Reggae with Fredi Marley at Napi Orti

I climb the stairway that thumbs its nose at every building code ever written.  At the top, in the dim light of Napi Orti, I find some benches around a rough plank table. We sit then, five of us, one from Italy, one from Qatar, one English, one Balinese, and me. At the other end of the table is a group of seven young men and women from Spain. My eyes do a quick scan of the decor…they always do that. My years of interior design just won’t die. The ceiling vaults up to a peak where a fan slowly stirs the air. Art is mounted at a slant following the pitch of the ceiling. At about ten feet there’s a stunning black and white drawing of a bare-breasted woman. There are posters, landscapes, and dozens of origami fish skeletons hanging overhead.

I am here at Julie’s invitation to hear reggae music. But not just any reggae, tonight Fredi Marley and his band are performing. I hope that he will play Bali Holiday. Julie wrote the lyrics of that song. Fredi put music to her words and it’s on his latest album. My eyes continue their scan. It’s a mellow crowd and none of them look like Minnesota. I’m okay with that. The low hum of many languages confirms the international flavor.

Then he’s there, in front, and the first chords of his guitar vibrate through my soul. “Don’t worry…about a thing…’cause every little thing’s…gonna be all right…” Oh Fredi! How did you know that is my very favorite reggae song in the whole universe? Fredi and his backup guitarist harmonize on the vocals and pump out a perfect blend of fabulous. The djembe drummer in his blaze orange t-shirt and black mafia fedora nails the beat and the place rocks. There is no way to sit still to reggae. The body does something involuntary and it doesn’t matter what. A slim Japanese man, shirt unbuttoned and all in white, does tai chi on the dance floor. A round-faced Chinese fellow whirls a willing woman in a version of East Coast Swing.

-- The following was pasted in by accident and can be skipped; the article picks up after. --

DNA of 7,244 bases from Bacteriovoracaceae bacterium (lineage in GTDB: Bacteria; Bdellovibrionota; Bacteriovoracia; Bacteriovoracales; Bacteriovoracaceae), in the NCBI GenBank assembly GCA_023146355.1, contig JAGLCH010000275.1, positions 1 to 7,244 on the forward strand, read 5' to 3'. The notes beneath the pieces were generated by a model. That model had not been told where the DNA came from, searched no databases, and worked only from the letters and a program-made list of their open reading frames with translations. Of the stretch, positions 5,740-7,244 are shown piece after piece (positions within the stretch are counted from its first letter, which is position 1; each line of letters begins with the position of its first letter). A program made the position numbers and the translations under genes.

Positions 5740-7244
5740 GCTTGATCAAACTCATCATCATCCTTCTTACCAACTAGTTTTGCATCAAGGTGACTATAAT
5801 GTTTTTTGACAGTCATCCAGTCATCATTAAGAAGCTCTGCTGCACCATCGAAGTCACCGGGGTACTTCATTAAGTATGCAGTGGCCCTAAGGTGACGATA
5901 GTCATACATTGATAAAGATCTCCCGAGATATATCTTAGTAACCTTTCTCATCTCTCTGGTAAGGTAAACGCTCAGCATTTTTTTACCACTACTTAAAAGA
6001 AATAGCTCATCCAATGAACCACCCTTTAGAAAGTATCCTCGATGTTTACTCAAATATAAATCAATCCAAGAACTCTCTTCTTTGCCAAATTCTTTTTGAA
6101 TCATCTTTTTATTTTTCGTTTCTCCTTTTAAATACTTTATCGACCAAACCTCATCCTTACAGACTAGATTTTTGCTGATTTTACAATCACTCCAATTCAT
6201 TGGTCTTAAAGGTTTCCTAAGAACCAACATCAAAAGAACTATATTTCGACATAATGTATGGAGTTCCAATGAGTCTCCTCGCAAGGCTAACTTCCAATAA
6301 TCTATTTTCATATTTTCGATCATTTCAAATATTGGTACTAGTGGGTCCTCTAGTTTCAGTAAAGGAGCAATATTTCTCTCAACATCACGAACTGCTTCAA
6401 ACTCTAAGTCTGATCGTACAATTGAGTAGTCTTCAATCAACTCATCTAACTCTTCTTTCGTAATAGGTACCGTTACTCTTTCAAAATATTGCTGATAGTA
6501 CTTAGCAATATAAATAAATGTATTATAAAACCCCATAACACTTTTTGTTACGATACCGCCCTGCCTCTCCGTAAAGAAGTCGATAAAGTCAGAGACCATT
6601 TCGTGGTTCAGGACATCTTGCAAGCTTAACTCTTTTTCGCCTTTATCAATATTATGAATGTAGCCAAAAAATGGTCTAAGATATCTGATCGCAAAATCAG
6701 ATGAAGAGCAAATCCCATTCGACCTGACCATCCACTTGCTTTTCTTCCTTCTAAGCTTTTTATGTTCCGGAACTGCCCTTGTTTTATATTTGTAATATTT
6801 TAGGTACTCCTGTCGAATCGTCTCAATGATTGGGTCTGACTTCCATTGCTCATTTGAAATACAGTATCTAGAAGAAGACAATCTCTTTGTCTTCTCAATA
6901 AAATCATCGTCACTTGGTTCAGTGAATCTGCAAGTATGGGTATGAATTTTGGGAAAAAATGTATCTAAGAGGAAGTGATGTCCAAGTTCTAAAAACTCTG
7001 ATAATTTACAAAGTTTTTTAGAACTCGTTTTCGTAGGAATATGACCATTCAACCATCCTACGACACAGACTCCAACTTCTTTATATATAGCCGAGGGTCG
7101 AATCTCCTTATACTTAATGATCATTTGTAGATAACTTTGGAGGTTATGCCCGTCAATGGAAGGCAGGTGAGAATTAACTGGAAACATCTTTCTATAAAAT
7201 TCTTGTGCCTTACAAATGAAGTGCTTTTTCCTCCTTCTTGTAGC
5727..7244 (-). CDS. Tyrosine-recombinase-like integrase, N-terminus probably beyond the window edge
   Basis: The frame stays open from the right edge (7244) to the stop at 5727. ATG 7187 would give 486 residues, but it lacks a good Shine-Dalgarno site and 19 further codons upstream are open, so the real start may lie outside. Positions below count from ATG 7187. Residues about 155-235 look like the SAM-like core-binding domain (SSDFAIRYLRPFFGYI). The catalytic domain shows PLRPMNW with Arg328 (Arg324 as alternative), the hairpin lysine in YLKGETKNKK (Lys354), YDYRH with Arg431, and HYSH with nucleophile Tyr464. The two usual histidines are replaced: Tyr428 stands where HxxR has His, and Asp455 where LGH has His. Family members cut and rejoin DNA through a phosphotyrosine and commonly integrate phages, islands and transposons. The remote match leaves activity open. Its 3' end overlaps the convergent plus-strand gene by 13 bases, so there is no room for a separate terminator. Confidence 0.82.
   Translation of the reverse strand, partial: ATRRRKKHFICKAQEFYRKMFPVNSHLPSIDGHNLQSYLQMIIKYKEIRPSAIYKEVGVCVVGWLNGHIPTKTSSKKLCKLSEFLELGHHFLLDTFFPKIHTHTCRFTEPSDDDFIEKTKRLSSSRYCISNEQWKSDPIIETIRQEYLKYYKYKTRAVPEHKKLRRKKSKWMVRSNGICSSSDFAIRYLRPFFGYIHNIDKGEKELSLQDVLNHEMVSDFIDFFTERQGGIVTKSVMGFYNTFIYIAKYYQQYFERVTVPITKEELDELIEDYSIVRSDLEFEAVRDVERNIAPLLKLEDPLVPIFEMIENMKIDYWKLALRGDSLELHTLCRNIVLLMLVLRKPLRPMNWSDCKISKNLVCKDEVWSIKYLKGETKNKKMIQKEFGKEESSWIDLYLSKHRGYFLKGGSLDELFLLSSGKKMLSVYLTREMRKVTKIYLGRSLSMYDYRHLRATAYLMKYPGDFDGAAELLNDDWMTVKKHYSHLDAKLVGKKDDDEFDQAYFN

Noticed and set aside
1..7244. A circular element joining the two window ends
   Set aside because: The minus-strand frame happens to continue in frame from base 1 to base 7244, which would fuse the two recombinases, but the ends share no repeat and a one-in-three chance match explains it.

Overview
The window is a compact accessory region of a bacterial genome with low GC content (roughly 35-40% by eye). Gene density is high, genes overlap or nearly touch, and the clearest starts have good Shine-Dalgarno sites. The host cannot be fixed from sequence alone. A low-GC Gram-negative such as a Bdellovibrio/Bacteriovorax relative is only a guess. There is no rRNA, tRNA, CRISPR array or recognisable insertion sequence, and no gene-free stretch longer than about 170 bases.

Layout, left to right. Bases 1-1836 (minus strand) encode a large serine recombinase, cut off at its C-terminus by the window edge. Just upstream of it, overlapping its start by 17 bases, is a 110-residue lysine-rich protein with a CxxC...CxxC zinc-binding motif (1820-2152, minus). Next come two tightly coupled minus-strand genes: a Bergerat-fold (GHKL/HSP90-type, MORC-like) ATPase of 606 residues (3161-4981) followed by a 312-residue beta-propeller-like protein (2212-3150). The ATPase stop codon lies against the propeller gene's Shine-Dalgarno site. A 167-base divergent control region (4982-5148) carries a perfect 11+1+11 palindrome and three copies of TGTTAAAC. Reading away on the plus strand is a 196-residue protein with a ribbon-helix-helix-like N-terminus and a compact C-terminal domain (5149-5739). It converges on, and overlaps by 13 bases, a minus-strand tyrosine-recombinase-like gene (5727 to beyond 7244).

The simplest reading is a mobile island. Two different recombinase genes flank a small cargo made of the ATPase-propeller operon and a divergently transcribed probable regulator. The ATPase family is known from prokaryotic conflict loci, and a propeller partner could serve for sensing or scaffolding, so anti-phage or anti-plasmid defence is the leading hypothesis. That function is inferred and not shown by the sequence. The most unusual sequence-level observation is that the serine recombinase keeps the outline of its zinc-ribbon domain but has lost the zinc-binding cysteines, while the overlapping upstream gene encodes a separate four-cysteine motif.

performance
Fredi Marley

The crowd adores and Fredi delivers. Then Julie is clapping excitedly, “This is it! This is Bali Holiday!” (Click to listen) Suddenly it was like I was sitting next to a celebrity. Fredi’s voice is compelling, “Thirty days are not enough…60 days are not enough…90 days are not enough…still not enough…”  The message is one that speaks to me. No matter how long I am in Bali, it is never long enough. The band takes a break and Fredi walks over to our little group. He is glad I like his music, he says. Like every other Indonesian person I’ve met, he is warm and engaging. He shakes my hand. In a few minutes he’s back at his guitar for another round of irresistible sounds and rhythms.

The clock strikes midnight and the magic ends. However many hours it has been, it’s not enough. But Napi Orti is only about a block from my house. Fredi plays there often. I will go back.

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3 Comments (+add yours?)

  1. Lottie Nevin
    Aug 21, 2012 @ 07:53:16

    Sherry, this sounds like you had a great evening. What a treat, and how wonderful to hear live music, especially something like reggae. I bet you lost yourself in there, that all time was suspended. How cool that Napi Orti is just a block away too – you must go back! 🙂 xx

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  2. Gloria Cullins
    Aug 21, 2012 @ 08:30:20

    Loved your blog about your experience at Napi Orti, Sherry. I was transported there with you by your description! I love reggae as well. Perhaps when I visit you, Fredi will be there performing again and we can hear him together.

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  3. karin
    Aug 21, 2012 @ 10:35:50

    Reggae is a favorite and the best was in jamaica the home of Bob Marley. Everyone high on gunga (weed ) and swaying and drinking ginger beer. THis is out of context but joyful just the same. Great tune kudos to Julie.

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